antifouling surfaces biofilm resistance slippery materials surface engineering

    Bacteria in their natural state form biofilmsstructured, multi-cellular communities on surfaces in natural and anthropo-genic environments (1, 2). Biofilms contaminate a wide varietyof infrastructure elements, systems, and devices, such as plumb-ing, oil refineries, medical implants, food processing facilities,and heating and air conditioning networks (35). Marine fouling,which initiates the accumulation of bacterial biofilm on ship hullsfollowed by the attachment of larger marine organisms, increasesthe fuel burn of seafaring vessels by up to 40% (6). In medicalsettings, biofilms are the cause of persistent infectionsimpli-cated in 80% or more of all microbial casesreleasing harmfultoxins and even obstructing indwelling catheters. Such nosoco-mial infections affect about 10% of all hospital patients in theUnited States, result in nearly 100,000 deaths annually, and con-sequently drive much of current biotechnology research (79).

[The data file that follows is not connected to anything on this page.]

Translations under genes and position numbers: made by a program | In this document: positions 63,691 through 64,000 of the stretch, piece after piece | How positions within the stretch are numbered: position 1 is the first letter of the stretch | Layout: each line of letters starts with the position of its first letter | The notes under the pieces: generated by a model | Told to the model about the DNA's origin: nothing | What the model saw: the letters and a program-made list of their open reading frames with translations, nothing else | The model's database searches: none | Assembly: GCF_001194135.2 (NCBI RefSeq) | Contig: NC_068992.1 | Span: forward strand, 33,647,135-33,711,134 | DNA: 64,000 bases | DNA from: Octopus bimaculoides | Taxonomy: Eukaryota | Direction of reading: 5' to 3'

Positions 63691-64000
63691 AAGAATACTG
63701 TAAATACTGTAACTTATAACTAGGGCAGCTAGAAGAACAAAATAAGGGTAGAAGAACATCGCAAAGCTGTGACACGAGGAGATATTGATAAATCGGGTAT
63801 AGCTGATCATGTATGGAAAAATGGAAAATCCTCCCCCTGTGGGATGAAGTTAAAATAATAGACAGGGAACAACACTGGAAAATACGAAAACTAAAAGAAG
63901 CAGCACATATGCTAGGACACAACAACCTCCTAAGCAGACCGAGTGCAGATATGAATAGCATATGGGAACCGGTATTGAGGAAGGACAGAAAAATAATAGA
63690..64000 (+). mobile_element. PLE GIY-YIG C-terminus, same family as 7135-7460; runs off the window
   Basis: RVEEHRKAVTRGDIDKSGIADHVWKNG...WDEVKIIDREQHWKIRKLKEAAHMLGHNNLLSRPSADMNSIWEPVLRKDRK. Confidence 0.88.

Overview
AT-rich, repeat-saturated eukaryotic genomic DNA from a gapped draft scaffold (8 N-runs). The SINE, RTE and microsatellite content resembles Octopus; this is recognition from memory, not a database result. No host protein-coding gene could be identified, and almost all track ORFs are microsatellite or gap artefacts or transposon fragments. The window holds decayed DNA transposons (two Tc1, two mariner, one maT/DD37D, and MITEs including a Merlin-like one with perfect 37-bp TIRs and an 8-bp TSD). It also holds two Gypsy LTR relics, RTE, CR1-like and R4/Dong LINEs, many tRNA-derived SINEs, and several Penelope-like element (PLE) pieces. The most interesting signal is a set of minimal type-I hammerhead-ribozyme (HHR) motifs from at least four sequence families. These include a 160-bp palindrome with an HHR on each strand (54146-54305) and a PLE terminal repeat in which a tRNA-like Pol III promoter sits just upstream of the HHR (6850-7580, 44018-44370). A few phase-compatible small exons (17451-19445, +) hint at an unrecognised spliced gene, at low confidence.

Biofilms protect their constituent cells in various ways, whichmakes both clinical and industrial contamination difficult and/orcostly to treat. As self-organized communities, biofilms haveevolved as differentiated cell phenotypes performing comple-mentary functions. The cooperative behavior of bacterial cells,mediated by cellcell communication and other factors, enablesan increased metabolic diversity and efficiency as well as an

    enhanced resistance to environmental stresses, antimicrobialagents, and immune response. For example, some constituentcells are active in spreading the biofilm while others enter dor-mant states invulnerable to many antimicrobials (1013). Themacroscopic physical properties of biofilms, in which cells arebound together by a protein and exopolysaccharide matrix, alsoprotect them by resisting penetration of conventional liquid andvapor-phase antimicrobials (14). Indeed, the resistance to threatscovers a wide range of treatments. For example, exposure tochlorine bleach for 60 min still leaves live cells (8); biofilms inpipes flushed continuously with multiple biocides over 7 d reco-lonize the pipes (15), and biofilms can survive in bottled iodinesolution for up to 15 months (16).